The hole in the seat could be covered with a wooden removable lid when not in use.
 I don't ever remember a toilet seat as such... Just the hole cut out with the edges rounded and sanded smooth...

These old Dunny's could, as you might well imagine get quite...well... stinky particularly during the high heat of a hot Australian Summer
(Or any other time for that matter)

So as was often the case, many a scented tree or vine was planted alongside an old Dunny. It was a regular practice used to provide screening and shade from the intense sunshine and heat... and... as a foil to aromatically camouflage the often reeking stench coming from the Dunny...
 Despite the regular sprinkling of sawdust and wood shavings... scooped from a bucket in the corner behind the door... and the liberal sloshing of liquid into the pan from a big brown bottle full of Lysol!

Fragrant plants like climbing rose, jasmine, and lilac were often among  some of the popular choices used for this purpose...

Well... Nanna had chosen to plant a wisteria beside the Dunny.
 And each year in late Autumn after flowering and losing its verdant green canopy of leaves she would almost religiously go "down the back" armed with secateurs and a pruning saw give it a "Damn good going over"
Thus.. keeping the sometimes unruly beast in check. And every year it remained in check up until the year that she died...

 But... by that time... Nanna and Pa had already put in a "modern" outdoor septic system.

An often heard saying is... "Built like a brick shit house"
Prefixed by He's... She's or It's...

Well... I don't know... but in my mind I think the term was coined after the construction of Pa's new Dunny...
But I might be wrong...

A solid brick "lavatory" was sturdily constructed...
It was a family affair with Pa Supervising. My Dad and the Uncles doing the bulk of the work and even Pop... my great grandfather... bought in in an advisory capacity.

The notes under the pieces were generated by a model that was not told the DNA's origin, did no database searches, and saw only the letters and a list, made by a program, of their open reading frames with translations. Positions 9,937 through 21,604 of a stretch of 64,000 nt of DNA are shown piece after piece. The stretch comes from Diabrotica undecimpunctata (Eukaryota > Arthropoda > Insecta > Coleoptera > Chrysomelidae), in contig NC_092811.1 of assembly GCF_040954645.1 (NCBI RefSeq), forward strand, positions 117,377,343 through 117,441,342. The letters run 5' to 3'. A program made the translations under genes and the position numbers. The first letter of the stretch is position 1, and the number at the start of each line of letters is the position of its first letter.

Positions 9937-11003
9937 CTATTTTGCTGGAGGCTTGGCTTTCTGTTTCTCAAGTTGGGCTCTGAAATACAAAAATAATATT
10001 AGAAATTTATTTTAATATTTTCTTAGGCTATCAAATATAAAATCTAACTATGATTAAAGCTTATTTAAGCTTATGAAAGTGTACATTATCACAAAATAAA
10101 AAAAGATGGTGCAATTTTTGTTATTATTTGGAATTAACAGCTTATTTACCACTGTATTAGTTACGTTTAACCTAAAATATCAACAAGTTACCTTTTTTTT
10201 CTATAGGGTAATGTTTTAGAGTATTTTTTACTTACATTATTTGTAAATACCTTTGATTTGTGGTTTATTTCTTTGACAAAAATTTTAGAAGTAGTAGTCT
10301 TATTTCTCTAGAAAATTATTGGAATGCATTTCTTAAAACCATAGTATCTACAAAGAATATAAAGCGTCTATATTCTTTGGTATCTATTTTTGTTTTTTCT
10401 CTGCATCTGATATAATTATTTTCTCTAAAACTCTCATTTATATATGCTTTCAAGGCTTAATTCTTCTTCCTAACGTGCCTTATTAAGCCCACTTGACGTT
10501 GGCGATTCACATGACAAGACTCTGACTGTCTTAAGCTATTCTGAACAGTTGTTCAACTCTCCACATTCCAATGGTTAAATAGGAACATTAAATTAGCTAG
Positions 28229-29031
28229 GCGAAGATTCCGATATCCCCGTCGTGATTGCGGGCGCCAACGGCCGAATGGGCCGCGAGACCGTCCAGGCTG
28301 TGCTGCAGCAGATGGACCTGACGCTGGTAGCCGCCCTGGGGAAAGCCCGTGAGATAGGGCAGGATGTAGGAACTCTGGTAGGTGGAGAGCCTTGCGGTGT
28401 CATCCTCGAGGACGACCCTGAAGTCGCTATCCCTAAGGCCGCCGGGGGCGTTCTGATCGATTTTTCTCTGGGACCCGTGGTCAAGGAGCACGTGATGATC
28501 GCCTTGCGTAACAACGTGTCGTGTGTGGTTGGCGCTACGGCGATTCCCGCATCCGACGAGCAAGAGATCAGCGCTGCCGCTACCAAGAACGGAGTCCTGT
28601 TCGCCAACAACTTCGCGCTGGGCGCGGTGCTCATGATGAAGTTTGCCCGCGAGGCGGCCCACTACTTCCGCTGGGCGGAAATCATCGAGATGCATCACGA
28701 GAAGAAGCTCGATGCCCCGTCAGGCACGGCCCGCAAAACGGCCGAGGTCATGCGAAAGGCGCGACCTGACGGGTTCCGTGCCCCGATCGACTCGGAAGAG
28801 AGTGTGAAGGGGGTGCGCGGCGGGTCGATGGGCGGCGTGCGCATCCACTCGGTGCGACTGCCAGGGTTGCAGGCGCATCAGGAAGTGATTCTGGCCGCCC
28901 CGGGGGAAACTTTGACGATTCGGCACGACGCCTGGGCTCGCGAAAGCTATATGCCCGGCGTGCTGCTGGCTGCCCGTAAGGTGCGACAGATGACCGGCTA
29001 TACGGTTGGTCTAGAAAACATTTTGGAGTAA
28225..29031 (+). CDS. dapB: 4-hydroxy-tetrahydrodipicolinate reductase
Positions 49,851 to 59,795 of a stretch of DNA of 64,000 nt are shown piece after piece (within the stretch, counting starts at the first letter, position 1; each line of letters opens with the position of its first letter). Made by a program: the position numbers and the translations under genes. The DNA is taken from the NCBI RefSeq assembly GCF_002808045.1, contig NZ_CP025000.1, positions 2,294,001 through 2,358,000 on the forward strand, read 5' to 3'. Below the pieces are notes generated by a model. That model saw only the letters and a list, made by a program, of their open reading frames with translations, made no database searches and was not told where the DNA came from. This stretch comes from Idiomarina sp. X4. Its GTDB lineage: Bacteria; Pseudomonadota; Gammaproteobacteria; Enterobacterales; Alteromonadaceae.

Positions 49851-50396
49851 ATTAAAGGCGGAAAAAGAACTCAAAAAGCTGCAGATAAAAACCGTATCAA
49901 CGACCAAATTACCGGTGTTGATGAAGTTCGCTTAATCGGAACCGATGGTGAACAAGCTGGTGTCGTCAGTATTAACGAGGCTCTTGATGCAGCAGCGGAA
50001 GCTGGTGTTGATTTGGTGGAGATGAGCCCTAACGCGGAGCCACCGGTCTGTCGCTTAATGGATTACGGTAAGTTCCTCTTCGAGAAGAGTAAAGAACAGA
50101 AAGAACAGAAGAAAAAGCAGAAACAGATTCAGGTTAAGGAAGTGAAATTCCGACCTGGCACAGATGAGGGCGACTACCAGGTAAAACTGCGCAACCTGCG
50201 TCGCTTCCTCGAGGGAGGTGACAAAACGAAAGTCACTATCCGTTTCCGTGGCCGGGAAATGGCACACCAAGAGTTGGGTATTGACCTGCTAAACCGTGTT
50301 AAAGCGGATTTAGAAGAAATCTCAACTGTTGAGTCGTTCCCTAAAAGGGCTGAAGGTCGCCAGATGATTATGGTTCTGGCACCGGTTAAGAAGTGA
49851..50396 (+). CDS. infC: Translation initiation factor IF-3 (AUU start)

My Brother and the "Cousins" were the designated  "Gofers"...
Sent to go for bricks, buckets of water from the tank to mix the mortar and more beers from the fridge.
As I recall... it was very thirsty work.

 The walls were double bricked and it was annexed on to the existing detached brick laundry containing the old wringer and washing machine, the fire lit copper used for boiling the sheets (or unfortunate Sunday lunches), the milk separator and various stores lining the walls on shelves in metal biscuit tins and big glass jars. 

In the lavatory a brand new porcelain cistern and bowl set that flushed with water were installed.
It even had a wooden seat with a hinged lid that you could open and close.
The room had a small glazed window built into the wall above the cistern.
 And a little hand basin fixed to one wall with a cold running water tap!
Nanna always kept a little block of soap, like the ones that I would later discover in motels... and a little hand towel hung over a handrail beside the sink.
Very fancy and with all these modern conveniences.

 Nanna was so excited to show us kids how it all worked.  We were fascinated. She lined us up and then let us one by one take a turn at pressing the cistern button, watching the water come gushing out around the bowl.. swirling around and disappearing... accompanied by gurgling  noises as the water traveled down the pipes.
And she was also very proud of her newest acquisition.
 A toilet roll holder and accompanying  roll of toilet paper!
She tore off a piece so that we could all have a feel. It was so soft...

Gone forever were the days of sitting around with pairs of scissors.
Cutting up old news papers and magazines into squares to use for Dunny paper... pinned through one corner on an exposed and bent upwards six inch nail as as was the case in the old Dunny.
We were all amazed by the marvel of modern technology.

And so... with the new modern marvel installed... the old Dunny was rudely abandoned.